Harper's discreet class war against working people

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The willingness of much of the Canadian media to go along with the Conservative narrative about Stephen Harper's "moderation" has allowed the prime minister to wage a discreet class war against working people without attracting too much attention.

Canadians don't like Harper's anti-worker agenda -- when they notice it. That's why there's been such a public outcry since the temporary foreign worker program was exposed as a mechanism by which the Harper government has flooded the country with hundreds of thousands of cheap foreign workers, thereby suppressing Canadian wages in the interests of helping corporations.

Apart from this clumsy fiasco, the Harperites have been adroit at keeping their anti-worker bias under the radar. Instead, they've directed their attacks against unions, portraying them as undemocratic organizations run by "union bosses" who ignore the interests of ordinary workers.

It's revealing that this harsh critique of unions largely comes from business think-tanks and conservative politicians -- folks who aren't generally known for championing workers' rights but who apparently can't sleep at night at the thought workers aren't being well represented by the people they elect to run their unions.

Of course, the real reason Harper attacks unions is because they've been effective in promoting the interests of working people over the past century. By establishing norms for higher wages and benefits in the workplace, and by pushing governments to implement universal social programs, unions are largely the reason we have a middle class in this country.

But Harper has long aspired to crush union power -- as his hero Margaret Thatcher did in Britain. Thatcher's legacy is severe inequality in Britain, just as Ronald Reagan's anti-unionism promoted extreme inequality in the U.S. Canada is rapidly catching up to both.

Since winning his majority, the prime minister has increasingly given vent to his anti-union venom. Last fall, he brought in a bill placing an onerous and unnecessary financial reporting burden on unions, while sparing professional and business associations a similar burden.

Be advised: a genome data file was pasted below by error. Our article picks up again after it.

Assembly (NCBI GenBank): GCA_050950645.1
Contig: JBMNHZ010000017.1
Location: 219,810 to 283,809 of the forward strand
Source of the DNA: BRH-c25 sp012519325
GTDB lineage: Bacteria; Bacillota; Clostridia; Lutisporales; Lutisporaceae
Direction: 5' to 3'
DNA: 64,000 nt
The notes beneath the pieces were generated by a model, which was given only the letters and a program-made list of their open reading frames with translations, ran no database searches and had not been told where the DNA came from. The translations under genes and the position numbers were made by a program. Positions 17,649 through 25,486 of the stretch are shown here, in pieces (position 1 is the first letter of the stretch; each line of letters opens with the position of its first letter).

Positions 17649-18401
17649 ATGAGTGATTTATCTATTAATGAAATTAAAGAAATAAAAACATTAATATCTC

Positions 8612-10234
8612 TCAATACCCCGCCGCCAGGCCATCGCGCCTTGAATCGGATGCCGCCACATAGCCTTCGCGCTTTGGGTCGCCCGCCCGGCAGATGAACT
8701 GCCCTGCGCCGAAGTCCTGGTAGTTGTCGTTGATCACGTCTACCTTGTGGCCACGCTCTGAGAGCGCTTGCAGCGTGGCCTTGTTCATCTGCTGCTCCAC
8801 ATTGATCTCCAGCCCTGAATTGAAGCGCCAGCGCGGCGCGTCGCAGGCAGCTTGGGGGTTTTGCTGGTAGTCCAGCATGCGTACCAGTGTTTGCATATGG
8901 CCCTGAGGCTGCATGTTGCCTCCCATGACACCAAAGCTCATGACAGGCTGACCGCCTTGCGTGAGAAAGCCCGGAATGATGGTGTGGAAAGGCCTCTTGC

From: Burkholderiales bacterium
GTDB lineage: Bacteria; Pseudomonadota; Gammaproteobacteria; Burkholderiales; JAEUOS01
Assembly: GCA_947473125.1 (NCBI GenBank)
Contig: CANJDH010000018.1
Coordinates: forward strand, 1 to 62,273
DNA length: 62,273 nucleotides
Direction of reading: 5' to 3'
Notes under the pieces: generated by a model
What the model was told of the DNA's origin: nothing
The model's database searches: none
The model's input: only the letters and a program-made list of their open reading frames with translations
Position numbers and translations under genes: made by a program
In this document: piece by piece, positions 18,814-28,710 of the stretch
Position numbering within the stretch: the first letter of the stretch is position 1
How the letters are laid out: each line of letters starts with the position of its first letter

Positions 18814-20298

Breaking the back of public sector unions is key to any plan to smash labour power in Canada, since the public sector is much more unionized -- 75 per cent, compared to just 16 per cent of the private sector -- and therefore better equipped to withstand attacks.

So Harper's latest salvo -- legislation enabling the cabinet to intervene in collective bargaining at Crown corporations -- is aimed at revving up his campaign against public sector unions.

Business think-tanks, like the Fraser Institute, are helping out by generating papers showing that pay is higher in the public sector.

That's true; that's what collective action achieves. But the difference is not dramatic, and is mostly due to higher public sector wages for women and minorities in low-paid jobs. This is offset by generally lower pay for public sector professionals and managers, compared with their private sector counterparts, notes Andrew Jackson, senior policy adviser to the Broadbent Institute.

But harping on the allegedly overpaid public sector allows the Harper team to do what it does best: drive a wedge between people. Harper hopes to stoke resentments in struggling private sector workers, duping them into thinking the big rewards have gone to public sector workers rather than to where they've actually gone -- into corporate coffers and CEO pay.

There are raw emotions at play here. Knocking down public sector workers a peg or two might provide satisfaction to private sector workers who've seen their own wages and benefits eroded, and yet have to pay taxes that fund public sector salaries.

The problem is that once the powerful public sector unions are gutted, there won't be much left of the Canadian labour movement, leaving workers not much better protected than their predecessors in the early industrial era who risked their lives battling for the right to unionize.

Of course, without unions, working people will be able to rely on new tools like ... well ... social media.

As Harper draws on the full resources of the state to ramp up his class war, workers can count on tweeting any of their concerns or sharing Facebook photos of their friends working longer hours for less.

Linda McQuaig is author, with Neil Brooks, of The Trouble with Billionaires: How the Super-Rich Hijacked the World and How We Can Take It Back.

Photo: Rob Caballero/flickr

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